• Revised ozone standard angers environmentalists

    The US Environmental Protection Agency (EPA) is once again under fire for ignoring its science advisers

  • Check aviation generated pollution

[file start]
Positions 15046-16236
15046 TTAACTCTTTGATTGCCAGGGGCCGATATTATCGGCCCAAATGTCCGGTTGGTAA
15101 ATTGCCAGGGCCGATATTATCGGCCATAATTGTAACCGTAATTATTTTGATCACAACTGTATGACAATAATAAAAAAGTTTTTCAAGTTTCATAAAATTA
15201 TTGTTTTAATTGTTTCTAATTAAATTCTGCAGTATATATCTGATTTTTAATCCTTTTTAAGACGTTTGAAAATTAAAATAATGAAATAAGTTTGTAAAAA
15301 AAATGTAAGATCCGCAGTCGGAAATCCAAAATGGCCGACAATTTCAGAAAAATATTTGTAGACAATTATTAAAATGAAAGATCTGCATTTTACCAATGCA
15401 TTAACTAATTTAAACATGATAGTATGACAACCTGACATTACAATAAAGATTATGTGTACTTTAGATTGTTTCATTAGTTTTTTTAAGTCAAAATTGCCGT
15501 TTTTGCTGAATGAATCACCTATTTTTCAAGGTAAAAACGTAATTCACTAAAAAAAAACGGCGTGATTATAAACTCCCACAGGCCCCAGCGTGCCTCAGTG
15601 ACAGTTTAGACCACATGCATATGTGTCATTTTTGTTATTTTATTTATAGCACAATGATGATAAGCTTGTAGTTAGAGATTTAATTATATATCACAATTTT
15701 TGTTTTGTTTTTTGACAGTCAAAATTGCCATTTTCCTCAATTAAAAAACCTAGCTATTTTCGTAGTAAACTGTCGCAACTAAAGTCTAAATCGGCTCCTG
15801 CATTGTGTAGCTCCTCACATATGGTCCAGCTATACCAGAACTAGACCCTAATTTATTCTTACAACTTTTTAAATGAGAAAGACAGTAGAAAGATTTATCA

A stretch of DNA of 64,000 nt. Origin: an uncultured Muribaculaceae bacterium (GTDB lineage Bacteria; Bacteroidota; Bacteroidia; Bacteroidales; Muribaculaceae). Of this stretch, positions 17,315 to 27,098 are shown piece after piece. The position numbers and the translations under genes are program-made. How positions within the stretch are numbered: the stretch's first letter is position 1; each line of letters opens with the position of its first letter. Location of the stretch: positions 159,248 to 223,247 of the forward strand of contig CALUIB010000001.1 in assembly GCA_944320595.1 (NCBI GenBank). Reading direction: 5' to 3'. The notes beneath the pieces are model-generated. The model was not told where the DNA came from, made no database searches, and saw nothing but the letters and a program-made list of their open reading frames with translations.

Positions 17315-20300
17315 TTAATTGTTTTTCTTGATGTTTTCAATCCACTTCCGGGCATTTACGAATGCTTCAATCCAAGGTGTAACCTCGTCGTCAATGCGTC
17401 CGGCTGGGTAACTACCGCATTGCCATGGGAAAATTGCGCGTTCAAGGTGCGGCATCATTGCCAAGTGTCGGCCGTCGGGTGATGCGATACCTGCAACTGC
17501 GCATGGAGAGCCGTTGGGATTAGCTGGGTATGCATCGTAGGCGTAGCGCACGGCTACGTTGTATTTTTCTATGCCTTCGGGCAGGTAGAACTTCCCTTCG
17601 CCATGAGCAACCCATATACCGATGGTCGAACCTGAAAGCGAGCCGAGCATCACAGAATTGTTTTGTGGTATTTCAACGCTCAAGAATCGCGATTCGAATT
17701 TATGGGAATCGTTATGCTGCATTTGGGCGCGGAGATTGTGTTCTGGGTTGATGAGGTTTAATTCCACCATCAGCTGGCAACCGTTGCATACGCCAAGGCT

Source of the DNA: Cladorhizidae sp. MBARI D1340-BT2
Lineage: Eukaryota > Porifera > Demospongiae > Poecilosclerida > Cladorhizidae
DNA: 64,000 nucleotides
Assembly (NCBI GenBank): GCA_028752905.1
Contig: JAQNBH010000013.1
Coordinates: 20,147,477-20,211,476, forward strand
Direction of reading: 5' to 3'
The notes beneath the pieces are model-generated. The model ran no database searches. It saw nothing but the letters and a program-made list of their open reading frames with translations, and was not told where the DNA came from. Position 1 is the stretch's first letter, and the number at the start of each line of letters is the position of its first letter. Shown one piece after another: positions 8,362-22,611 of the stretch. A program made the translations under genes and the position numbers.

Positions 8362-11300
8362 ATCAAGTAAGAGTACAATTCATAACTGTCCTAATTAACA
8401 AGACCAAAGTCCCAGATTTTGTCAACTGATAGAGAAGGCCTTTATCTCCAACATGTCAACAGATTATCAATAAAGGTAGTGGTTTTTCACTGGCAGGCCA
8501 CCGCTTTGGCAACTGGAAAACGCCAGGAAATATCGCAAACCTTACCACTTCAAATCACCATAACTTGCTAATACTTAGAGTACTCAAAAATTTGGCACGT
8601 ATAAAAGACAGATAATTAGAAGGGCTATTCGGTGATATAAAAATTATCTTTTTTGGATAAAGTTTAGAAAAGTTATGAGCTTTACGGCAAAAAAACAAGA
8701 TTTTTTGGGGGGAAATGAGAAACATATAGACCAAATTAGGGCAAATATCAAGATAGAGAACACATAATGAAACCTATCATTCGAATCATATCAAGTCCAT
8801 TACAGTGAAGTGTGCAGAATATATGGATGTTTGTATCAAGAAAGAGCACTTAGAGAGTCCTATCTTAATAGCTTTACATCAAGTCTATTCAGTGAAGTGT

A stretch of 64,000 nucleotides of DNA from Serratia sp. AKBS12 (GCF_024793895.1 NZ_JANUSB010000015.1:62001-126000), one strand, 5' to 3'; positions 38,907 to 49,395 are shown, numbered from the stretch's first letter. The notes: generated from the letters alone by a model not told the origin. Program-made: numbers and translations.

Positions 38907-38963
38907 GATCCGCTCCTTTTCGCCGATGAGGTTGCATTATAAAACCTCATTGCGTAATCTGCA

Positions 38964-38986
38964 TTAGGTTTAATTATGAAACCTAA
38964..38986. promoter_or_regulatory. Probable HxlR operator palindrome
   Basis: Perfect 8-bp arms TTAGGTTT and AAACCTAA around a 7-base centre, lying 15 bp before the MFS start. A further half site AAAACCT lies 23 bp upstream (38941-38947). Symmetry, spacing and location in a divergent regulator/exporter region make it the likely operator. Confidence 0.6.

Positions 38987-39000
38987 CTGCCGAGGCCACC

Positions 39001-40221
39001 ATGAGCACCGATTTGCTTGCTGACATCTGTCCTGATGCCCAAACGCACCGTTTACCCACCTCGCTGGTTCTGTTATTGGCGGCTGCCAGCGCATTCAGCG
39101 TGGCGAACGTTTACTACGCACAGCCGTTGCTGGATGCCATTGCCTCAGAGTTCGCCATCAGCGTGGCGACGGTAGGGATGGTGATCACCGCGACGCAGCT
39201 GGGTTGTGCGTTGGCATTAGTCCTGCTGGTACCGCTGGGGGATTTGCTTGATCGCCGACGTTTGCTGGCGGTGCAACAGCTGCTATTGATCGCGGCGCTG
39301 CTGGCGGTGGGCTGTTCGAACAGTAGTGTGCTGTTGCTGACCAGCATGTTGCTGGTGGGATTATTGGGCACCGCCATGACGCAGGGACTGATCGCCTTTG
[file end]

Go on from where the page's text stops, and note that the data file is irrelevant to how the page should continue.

Some of the major airlines of the world seem to be lately realizing the adverse role of their big passenger jets on climate changes resulting in emissions of carbon dioxide and other greenhouse gases from the engine-exhausts into the earth's atmosphere. In this context Virgin Atlantic's first flight of a commercial aircraft powered with biofuel from London to Amsterdam on February 24, 2008 to show it can produce less carbon dioxide than normal jet fuels was an appreciable endeavour. This particular flight was partially fueled with a biofuel mixture of coconut and babassu oil in one of its four main fuel tanks and is expected to produce much less CO2 than regular jet fuel. Since aircraft engines emit gases and particulates that reduce air quality, spearheading the test flight was indeed a potentially useful experiment aimed at cutting down emission of greenhouse gases. A few weeks prior to this, an airbus A 380 too had taken off on a similar test sortie, powered on a blend of regular fuel and liquid fuel processed from natural gas with the hope that the super jumbo will become a centerpiece of efforts to develop the next generation of cleaner fuel. Besides, Air France-KLM is reported to invest almost US$3 billion a year until 2020 to modernize its fleet with the aim of cutting pollution. Several other airlines have also pledged to clean up their fleets as fears about global warming and fuel costs have mounted. Usually, people form their opinion on the adverse impact of air pollution by observing petrol and diesel-driven vehicles leave harmful trails of smoke on the roads. However, the great damage being done by thousands of air turbine fuel (ATF) guzzling aeroplanes that release tonnes hazardous fumes into our biosphere daily goes unnoticed. The increasing size of aircraft, the emission of black smoke during take-off, and the density of air traffic at major airports, have drawn environmentalists' attention to pollution by aircraft. A loaded jumbo 747, for instance, uses tens of thousands of litres of fuel on merely take-off. Further pollution by aircraft arises from the jettisoning of spare fuel after being airborne. Under such circumstances, it must be released at a height sufficient to allow it to vaporize so that it does not reach the ground in liquid form. Commercial jet planes make a significant contribution to the problem of global warming. According to a UN report, aviation is responsible for over half of the pollution caused by transportation on the surface. Scientists estimate that the effect of aviation emissions on the climate is up to five times the impact of emissions occurring on the ground. The primary gas emitted by jet aircraft engines is carbon dioxide, which, scientists believe, can survive in the atmosphere up to 100 years. It means denying the coming generations from living in a world where they can breathe clean air, enjoy diverse ecosystems and eat healthy food. In India the number of passenger and freight aircraft flown by private airlines is fast multiplying. Similarly, the Indian Air Force, currently in aircraft acquisition mode, is likely to increase its flying operations in the coming years. Its increasing use of supersonic combat aircraft flying at high altitudes may lead to increasing pollution of the upper air, where pollutants may accumulate since natural dispersion at such heights is not very effective. This development is going to be a major contributory factor in the destruction of ozone and the accumulation of green house gases in the upper layers of the atmosphere. It is estimated that one multi-engine passenger aircraft is being added every fortnight to the fleets of India's domestic carriers that are engaged in cutthroat competition to fly to the remotest corners of the country. As a result, the number of aircraft flying the Indian skies has gone up considerably. Here, one must not forget the domain of military aviation, Air Force, Army, Navy and the coast guard, where more than 1,000 fighter jets, transport planes and helicopters are kept aloft in routinely scheduled day and night flying. As per the estimates, the movement of aircraft in Indian airspace is growing at an annual rate of 15 per cent. Incidentally, kerosene happens to be the principal component of ATF. It is used as a propellant in modern commercial as well as military aircraft. Like other fossil fuels, kerosene produces carbon dioxide and water vapour on combustion. As the combustion process can not be said to be entirely efficient, carbon monoxide and oxygenated organic compounds, that are the products of partial oxidation, are emitted into the upper layers of the atmosphere. Hence, the extremely harmful environmental impact of pollutants left behind by aircraft engine exhaust fumes should be a great cause of concern for enlightened citizens. Though the International Civil Aviation Organisation (IACO), a UN body is reportedly supposed to regulate aircraft engine emissions by setting emission certification standards for all aircraft but it more or less appears to be an exercise on paper. In December 2007, the UN Climate Conference in Bali, Indonesia negotiated a new climate policy to chart out long term goal for global green house gas emissions. The world will not be able to realise these objectives unless technological breakthroughs are achieved in drastically reducing exhaust emissions from commercial as well as military aircraft gas turbine engines. This will necessitate a global effort in finding alternative jet fuels and developing engines that burn existing fuels more slowly.